40

I have a pandas.DataFrame called df which has an automatically generated index, with a column dt:

df['dt'].dtype, df['dt'][0]
# (dtype('<M8[ns]'), Timestamp('2014-10-01 10:02:45'))

What I'd like to do is create a new column truncated to hour precision. I'm currently using:

df['dt2'] = df['dt'].apply(lambda L: datetime(L.year, L.month, L.day, L.hour))

This works, so that's fine. However, I've an inkling there's some nice way using pandas.tseries.offsets or creating a DatetimeIndex or similar.

So if possible, is there some pandas wizardry to do this?

  • So you want the same values but without seconds correct – EdChum Feb 27 '15 at 20:15
  • @EdChum Without minutes or seconds... I'm only interested to hour precision – Jon Clements Feb 27 '15 at 20:18
81

In pandas 0.18.0 and later, there are datetime floor, ceil and round methods to round timestamps to a given fixed precision/frequency. To round down to hour precision, you can use:

>>> df['dt2'] = df['dt'].dt.floor('h')
>>> df
                      dt                     dt2
0    2014-10-01 10:02:45     2014-10-01 10:00:00
1    2014-10-01 13:08:17     2014-10-01 13:00:00
2    2014-10-01 17:39:24     2014-10-01 17:00:00

Here's another alternative to truncate the timestamps. Unlike floor, it supports truncating to a precision such as year or month.

You can temporarily adjust the precision unit of the underlying NumPy datetime64 datatype, changing it from [ns] to [h]:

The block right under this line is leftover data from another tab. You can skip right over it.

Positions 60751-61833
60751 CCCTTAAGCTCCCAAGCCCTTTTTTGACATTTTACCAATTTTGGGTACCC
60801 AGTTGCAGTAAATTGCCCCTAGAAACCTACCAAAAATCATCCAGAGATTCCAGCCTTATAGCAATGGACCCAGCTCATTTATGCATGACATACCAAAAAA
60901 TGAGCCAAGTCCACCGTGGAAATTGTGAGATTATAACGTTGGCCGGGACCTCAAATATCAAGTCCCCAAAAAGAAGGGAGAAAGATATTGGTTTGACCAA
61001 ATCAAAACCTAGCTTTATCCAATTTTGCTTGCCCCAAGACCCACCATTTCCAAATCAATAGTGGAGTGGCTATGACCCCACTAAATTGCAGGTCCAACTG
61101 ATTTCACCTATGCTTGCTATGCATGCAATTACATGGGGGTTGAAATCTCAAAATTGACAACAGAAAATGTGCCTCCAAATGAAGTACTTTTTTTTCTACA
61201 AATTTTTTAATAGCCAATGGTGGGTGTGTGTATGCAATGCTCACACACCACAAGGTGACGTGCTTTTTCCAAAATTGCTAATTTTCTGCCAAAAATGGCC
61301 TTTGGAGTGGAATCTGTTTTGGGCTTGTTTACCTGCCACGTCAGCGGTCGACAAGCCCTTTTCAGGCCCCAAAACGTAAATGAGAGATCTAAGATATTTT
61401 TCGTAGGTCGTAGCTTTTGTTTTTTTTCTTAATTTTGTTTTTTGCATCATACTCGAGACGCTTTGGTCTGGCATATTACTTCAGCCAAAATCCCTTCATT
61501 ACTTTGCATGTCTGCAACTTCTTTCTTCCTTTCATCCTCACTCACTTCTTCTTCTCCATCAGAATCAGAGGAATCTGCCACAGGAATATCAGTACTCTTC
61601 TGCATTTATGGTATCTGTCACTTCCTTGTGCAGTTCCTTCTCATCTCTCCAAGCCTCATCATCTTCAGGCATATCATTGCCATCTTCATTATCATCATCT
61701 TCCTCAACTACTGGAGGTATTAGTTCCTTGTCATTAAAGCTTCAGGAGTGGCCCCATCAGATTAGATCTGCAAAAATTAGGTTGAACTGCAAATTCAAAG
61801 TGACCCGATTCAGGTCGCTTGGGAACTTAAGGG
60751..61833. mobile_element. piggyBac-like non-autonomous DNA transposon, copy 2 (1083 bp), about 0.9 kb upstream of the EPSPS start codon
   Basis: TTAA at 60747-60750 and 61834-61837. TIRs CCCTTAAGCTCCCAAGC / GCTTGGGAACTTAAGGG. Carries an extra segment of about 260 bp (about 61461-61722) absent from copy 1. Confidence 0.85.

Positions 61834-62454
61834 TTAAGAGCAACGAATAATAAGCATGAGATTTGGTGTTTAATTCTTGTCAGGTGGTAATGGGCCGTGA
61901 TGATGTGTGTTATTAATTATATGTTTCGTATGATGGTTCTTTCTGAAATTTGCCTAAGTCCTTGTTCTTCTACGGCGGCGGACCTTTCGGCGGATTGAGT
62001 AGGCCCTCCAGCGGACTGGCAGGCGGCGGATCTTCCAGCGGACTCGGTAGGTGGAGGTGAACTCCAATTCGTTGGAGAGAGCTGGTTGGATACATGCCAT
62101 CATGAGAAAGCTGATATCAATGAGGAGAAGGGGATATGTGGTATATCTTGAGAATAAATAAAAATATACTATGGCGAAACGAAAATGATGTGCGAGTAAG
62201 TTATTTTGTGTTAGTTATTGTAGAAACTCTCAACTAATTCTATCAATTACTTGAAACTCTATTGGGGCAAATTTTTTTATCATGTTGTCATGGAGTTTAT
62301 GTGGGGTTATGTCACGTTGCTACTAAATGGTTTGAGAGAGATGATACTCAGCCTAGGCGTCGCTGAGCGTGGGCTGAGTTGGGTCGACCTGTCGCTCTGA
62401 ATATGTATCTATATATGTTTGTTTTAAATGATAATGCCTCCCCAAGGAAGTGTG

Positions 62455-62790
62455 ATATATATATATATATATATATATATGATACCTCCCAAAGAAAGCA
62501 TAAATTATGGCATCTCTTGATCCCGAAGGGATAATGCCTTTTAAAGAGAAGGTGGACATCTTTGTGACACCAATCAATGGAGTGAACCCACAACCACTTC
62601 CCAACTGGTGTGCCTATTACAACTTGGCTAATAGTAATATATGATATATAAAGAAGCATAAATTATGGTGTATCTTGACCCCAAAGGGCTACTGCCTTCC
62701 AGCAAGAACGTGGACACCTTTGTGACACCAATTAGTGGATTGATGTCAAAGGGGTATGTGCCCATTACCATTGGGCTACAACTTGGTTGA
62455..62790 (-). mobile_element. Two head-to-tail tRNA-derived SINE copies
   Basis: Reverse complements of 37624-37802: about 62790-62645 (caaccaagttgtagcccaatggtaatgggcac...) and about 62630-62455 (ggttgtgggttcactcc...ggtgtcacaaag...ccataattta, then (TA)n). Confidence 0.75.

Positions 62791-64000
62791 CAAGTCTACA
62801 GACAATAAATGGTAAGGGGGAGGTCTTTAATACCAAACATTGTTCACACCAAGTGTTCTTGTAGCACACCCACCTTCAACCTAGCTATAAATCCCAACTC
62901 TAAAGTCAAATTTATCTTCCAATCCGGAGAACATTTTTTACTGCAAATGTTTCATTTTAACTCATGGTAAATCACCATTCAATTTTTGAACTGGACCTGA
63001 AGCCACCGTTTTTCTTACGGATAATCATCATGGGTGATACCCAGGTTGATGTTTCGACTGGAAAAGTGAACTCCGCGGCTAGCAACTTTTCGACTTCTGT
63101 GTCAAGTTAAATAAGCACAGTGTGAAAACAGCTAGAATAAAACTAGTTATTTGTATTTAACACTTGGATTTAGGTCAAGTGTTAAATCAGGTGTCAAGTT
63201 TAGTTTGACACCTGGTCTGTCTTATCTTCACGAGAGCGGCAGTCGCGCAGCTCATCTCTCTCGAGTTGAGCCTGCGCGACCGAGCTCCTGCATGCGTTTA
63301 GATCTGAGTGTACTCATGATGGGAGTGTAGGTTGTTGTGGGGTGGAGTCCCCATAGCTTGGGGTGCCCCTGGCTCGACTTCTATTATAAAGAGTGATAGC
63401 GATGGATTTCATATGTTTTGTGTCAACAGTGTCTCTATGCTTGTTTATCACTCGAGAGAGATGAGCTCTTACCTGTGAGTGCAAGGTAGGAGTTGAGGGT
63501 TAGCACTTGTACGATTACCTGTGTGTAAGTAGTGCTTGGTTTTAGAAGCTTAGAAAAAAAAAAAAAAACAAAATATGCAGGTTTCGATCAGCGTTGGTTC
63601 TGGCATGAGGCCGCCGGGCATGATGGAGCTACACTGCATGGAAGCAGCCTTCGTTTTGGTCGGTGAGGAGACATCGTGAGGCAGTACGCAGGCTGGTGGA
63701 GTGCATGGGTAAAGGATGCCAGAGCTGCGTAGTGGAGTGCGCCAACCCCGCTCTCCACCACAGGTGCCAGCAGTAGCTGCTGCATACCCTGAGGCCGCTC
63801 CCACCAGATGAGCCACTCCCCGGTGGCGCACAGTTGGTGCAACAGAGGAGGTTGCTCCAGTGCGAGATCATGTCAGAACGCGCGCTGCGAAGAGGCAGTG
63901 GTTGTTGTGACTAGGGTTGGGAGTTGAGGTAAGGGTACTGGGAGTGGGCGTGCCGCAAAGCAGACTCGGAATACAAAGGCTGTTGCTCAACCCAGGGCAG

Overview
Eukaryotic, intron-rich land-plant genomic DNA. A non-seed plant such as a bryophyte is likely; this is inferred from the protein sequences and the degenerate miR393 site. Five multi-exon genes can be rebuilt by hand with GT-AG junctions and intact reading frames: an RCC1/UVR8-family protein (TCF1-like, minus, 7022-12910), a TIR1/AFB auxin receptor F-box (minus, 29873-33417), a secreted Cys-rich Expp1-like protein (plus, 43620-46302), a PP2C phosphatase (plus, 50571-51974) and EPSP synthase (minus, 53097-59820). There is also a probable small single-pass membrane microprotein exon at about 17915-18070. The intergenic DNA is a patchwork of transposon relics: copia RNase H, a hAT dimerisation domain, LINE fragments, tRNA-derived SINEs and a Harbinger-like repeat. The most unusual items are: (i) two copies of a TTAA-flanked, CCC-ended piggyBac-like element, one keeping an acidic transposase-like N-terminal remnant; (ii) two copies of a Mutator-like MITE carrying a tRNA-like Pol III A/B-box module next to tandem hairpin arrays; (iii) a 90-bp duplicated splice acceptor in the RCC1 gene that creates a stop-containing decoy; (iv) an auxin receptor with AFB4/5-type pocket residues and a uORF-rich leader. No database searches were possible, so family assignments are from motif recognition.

df['dt'].values.astype('<M8[h]')

This truncates everything to hour precision. For example:

>>> df
                       dt
0     2014-10-01 10:02:45
1     2014-10-01 13:08:17
2     2014-10-01 17:39:24

>>> df['dt2'] = df['dt'].values.astype('<M8[h]')
>>> df
                      dt                     dt2
0    2014-10-01 10:02:45     2014-10-01 10:00:00
1    2014-10-01 13:08:17     2014-10-01 13:00:00
2    2014-10-01 17:39:24     2014-10-01 17:00:00

>>> df.dtypes
dt     datetime64[ns]
dt2    datetime64[ns]

The same method should work for any other unit: months 'M', minutes 'm', and so on:

  • Keep up to year: '<M8[Y]'
  • Keep up to month: '<M8[M]'
  • Keep up to day: '<M8[D]'
  • Keep up to minute: '<M8[m]'
  • Keep up to second: '<M8[s]'
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  • 4
    Great answer. Waaay faster than datetime.replace, which is the most common solution mentioned on SO. – Def_Os Apr 14 '16 at 21:44
  • My dt series had a millisecond term (+00:00) that I wanted to get rid of. First part of your answer seems to round (take terms to zero) but not truncate. Second part of your answer with astype did the trick. Thanks! – Ben Holmquist Nov 1 '19 at 20:02
  • for minute frequency all the three: 'm', 'M' and '<M8[m]' throw error. Instead 'min' seems to work. – caped114 Jun 2 at 11:55
2

A method I've used in the past to accomplish this goal was the following (quite similar to what you're already doing, but thought I'd throw it out there anyway):

df['dt2'] = df['dt'].apply(lambda x: x.replace(minute=0, second=0))
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